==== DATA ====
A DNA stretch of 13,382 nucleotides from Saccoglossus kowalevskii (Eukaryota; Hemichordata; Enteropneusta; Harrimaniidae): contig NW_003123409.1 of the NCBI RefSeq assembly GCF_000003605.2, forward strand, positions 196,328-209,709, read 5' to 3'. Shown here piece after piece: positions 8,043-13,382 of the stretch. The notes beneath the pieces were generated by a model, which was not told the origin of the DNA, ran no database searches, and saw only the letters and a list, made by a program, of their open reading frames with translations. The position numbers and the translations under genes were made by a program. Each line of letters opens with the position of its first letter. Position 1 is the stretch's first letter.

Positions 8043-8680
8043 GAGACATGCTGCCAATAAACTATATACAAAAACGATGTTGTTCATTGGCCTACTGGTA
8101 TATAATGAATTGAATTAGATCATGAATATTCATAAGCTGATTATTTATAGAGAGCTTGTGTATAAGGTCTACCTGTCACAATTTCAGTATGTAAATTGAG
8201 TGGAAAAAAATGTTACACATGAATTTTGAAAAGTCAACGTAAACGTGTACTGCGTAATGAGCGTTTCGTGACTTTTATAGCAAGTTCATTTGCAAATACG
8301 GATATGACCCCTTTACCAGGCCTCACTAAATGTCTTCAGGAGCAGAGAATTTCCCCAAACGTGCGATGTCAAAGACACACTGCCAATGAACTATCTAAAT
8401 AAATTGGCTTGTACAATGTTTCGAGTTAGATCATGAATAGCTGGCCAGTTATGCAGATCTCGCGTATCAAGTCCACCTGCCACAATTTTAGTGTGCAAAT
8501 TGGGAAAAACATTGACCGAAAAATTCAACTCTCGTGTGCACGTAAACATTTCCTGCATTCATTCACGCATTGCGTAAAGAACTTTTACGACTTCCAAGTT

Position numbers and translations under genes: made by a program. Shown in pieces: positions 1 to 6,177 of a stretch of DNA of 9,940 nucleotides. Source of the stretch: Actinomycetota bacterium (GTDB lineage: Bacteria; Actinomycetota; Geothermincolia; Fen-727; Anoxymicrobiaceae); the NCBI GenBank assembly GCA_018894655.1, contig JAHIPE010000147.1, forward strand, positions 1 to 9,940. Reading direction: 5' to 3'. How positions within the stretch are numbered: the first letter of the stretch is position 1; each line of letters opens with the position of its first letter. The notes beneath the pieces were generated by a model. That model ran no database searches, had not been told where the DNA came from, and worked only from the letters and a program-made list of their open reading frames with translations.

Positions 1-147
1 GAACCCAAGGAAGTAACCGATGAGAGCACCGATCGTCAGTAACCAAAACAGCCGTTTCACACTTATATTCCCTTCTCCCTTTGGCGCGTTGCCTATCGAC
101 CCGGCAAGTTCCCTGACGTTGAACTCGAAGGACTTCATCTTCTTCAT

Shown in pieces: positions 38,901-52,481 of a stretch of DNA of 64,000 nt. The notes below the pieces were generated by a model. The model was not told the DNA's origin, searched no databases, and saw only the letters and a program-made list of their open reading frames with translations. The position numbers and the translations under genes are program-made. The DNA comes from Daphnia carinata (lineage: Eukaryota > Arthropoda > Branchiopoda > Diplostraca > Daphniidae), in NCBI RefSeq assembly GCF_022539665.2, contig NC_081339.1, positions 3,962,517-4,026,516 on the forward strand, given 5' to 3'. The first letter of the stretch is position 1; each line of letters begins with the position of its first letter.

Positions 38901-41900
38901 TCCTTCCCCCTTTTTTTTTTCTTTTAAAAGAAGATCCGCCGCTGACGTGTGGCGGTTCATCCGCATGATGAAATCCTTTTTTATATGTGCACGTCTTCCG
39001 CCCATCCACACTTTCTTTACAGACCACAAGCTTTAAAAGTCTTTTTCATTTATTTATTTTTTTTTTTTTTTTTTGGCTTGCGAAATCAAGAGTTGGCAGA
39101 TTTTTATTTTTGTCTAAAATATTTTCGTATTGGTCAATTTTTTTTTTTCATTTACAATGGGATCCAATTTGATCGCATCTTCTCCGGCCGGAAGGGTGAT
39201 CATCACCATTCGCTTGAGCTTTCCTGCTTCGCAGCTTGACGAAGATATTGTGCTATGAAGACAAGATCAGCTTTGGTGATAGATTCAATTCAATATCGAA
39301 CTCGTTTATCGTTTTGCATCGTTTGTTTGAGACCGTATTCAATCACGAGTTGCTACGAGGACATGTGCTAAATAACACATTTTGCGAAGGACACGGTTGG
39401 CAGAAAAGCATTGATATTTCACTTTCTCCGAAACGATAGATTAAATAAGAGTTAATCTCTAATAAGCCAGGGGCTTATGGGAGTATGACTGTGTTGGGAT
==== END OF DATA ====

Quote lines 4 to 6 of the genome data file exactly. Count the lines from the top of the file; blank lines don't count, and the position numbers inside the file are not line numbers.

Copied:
8101 TATAATGAATTGAATTAGATCATGAATATTCATAAGCTGATTATTTATAGAGAGCTTGTGTATAAGGTCTACCTGTCACAATTTCAGTATGTAAATTGAG
8201 TGGAAAAAAATGTTACACATGAATTTTGAAAAGTCAACGTAAACGTGTACTGCGTAATGAGCGTTTCGTGACTTTTATAGCAAGTTCATTTGCAAATACG
8301 GATATGACCCCTTTACCAGGCCTCACTAAATGTCTTCAGGAGCAGAGAATTTCCCCAAACGTGCGATGTCAAAGACACACTGCCAATGAACTATCTAAAT